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One-shot manga that I have read have all been in the 50-ish page range, although as I understand it they are basically just stories that play out over one single chapter, so that could be anywhere from 20-ish to 60+ pages.

The plot structure can be quite varied... generally you will still see your typical three-act narrative structure ("Setup, Confrontation, Resolution"), but I have read a couple that don't necessarily follow this - some drop you in without any setup or exposition at all (well past the inciting incident), some are without a confrontation (things just happen but they are interesting or immersive to see anyway), or some don't even resolve (usually because they act as pilot chapters for further serialization (wouldn't recommend this...)).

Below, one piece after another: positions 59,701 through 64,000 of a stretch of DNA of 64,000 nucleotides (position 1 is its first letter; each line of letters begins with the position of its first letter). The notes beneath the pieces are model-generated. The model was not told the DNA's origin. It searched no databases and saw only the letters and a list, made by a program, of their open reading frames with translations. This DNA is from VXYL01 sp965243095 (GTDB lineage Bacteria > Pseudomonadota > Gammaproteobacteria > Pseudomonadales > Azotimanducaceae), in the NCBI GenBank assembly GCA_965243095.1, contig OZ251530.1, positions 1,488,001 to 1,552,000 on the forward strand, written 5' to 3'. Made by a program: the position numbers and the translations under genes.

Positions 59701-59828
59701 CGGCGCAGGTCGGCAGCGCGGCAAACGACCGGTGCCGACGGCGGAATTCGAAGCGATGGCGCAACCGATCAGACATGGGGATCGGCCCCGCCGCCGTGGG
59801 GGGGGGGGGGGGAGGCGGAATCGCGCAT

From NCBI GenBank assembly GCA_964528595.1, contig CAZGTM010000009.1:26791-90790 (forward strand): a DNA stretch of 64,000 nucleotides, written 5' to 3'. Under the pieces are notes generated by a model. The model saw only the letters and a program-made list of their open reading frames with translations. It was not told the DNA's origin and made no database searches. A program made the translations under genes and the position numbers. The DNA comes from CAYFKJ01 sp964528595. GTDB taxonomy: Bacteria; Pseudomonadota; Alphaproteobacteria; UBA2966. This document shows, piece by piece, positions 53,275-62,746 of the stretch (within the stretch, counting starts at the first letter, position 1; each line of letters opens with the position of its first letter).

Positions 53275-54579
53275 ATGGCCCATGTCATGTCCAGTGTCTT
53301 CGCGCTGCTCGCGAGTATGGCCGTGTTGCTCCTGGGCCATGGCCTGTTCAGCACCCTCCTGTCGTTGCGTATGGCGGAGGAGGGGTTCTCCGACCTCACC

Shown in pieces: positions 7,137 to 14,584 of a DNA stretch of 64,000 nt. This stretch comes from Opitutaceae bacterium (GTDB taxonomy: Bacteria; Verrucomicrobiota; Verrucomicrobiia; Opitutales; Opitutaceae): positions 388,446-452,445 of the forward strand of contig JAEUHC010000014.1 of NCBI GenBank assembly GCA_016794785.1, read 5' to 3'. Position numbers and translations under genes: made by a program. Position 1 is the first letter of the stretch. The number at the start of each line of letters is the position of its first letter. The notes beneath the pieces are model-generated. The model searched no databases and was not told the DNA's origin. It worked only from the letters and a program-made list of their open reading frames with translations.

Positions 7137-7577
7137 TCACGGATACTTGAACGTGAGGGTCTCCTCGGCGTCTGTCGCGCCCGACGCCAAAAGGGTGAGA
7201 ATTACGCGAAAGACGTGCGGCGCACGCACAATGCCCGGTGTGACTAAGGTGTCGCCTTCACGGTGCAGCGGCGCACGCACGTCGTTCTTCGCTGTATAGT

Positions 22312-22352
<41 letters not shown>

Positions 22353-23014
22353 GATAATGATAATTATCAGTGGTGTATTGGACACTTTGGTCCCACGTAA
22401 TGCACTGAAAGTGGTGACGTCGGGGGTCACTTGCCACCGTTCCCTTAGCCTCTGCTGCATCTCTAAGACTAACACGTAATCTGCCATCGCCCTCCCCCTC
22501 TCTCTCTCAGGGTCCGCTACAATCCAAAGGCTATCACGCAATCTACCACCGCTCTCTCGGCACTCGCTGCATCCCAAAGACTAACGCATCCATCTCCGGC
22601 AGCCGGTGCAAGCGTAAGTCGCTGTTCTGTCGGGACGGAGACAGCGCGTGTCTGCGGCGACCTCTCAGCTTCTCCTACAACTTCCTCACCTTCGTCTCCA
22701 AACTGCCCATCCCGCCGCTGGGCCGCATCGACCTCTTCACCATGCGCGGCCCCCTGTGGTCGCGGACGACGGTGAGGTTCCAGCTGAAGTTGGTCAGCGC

I like the structure that you have outlined though, it's basically a doubled three-act narrative. I feel like it would be difficult to fit a tripled three-act narrative effectively into a one-shot page count... The only thing I would point out is that stories and narratives do not necessarily have to focus on a protagonist.

Coryn asks the right questions though, does the competition have guidelines for you to follow?

Offline wrathborne

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Well, I'd say that is broadly accurate if you are working off the basic "hero" plotline. I don't know if that bit about the flaw and overcoming it is necessary though. The classic story arc of inciting incident, rising action, climax, and falling action doesn't mean a character needs to overcome a "problem". Depending on your genre and story, you could have an essentially "plotless" story as long as it is interesting to read. See oh so many slice of lives for an example.